A rising tide of poverty threatens to swamp even more children and families unless radical and urgent action is taken warns a leading campaign group.

The Joseph Rowntree Foundation has said Scotland went into the coronavirus crisis with unacceptably high poverty levels which are only getting worse.

Its Poverty in Scotland 2020 report shows that Glasgow is one of the areas with the biggest increase in Universal Credit claimants, as the number of individuals in receipt of the benefit in Scotland has nearly doubled to more than 470,000 since January.

The foundation said political parties must commit to bold action on job training, affordable housing and an income lifeline for families at next year’s Holyrood election.

Instead of meeting targets to reduce child poverty the report states there are around 230,000 children living in poverty in Scotland, an increase in the last five years.

The increase in Universal Credit claims is from people both in and out of work.

It points to the effects of the coronavirus crisis on already low income families like fewer hours worked, reduced job security in sectors including retail and wholesale, manufacturing and entertainment.

The number of couples with children claiming Universal credit doubled. The biggest increases in Universal Credit claims have occurred in Glasgow, West Dunbartonshire, North Lanarkshire, East Ayrshire and North Ayrshire.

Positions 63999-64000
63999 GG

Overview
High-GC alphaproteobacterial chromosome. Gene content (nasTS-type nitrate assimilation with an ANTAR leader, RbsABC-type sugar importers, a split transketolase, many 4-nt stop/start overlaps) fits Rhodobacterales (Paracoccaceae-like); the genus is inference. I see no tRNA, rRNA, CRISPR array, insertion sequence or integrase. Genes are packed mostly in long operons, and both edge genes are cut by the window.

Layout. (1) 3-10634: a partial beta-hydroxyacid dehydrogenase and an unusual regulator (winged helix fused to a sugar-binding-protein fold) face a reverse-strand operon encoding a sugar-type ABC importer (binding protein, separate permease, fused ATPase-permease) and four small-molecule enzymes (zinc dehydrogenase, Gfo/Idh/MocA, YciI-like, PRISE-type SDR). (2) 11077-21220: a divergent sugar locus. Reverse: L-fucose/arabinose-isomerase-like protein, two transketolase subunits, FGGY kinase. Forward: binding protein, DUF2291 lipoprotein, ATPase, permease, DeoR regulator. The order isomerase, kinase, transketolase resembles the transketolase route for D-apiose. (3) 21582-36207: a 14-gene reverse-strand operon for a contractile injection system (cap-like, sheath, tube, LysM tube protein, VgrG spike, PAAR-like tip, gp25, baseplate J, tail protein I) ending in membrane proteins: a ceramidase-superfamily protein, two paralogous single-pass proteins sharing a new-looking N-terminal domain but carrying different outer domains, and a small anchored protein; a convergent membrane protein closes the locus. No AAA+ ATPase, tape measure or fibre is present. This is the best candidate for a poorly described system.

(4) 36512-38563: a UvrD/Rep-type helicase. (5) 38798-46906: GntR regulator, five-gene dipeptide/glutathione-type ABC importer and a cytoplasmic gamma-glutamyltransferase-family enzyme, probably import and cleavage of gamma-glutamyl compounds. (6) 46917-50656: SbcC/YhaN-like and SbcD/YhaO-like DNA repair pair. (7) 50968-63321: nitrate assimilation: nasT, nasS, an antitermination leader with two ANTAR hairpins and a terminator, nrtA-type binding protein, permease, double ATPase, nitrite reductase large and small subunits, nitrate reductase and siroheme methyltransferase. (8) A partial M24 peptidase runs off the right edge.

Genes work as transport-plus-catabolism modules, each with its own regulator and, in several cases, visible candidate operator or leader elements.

Jim McCormick, Associate Director Scotland of the Joseph Rowntree Foundation, said: “We went into the pandemic with unacceptable levels of poverty. The resulting economic storm risks blowing us even further off course. People and places already at greatest risk of poverty face tougher times ahead unless we are bolder in our approach to recovery.

“Now is a crucial moment for Scotland. The decisions we make will determine whether we reach our ambitious child poverty targets by the middle of the next parliament. As the shape of our economy changes, it is vital to do all we can to protect people’s jobs, homes and living standards, so more families are not pulled into poverty.”

The report has been published to mark the start of Challenge Poverty Week 2020.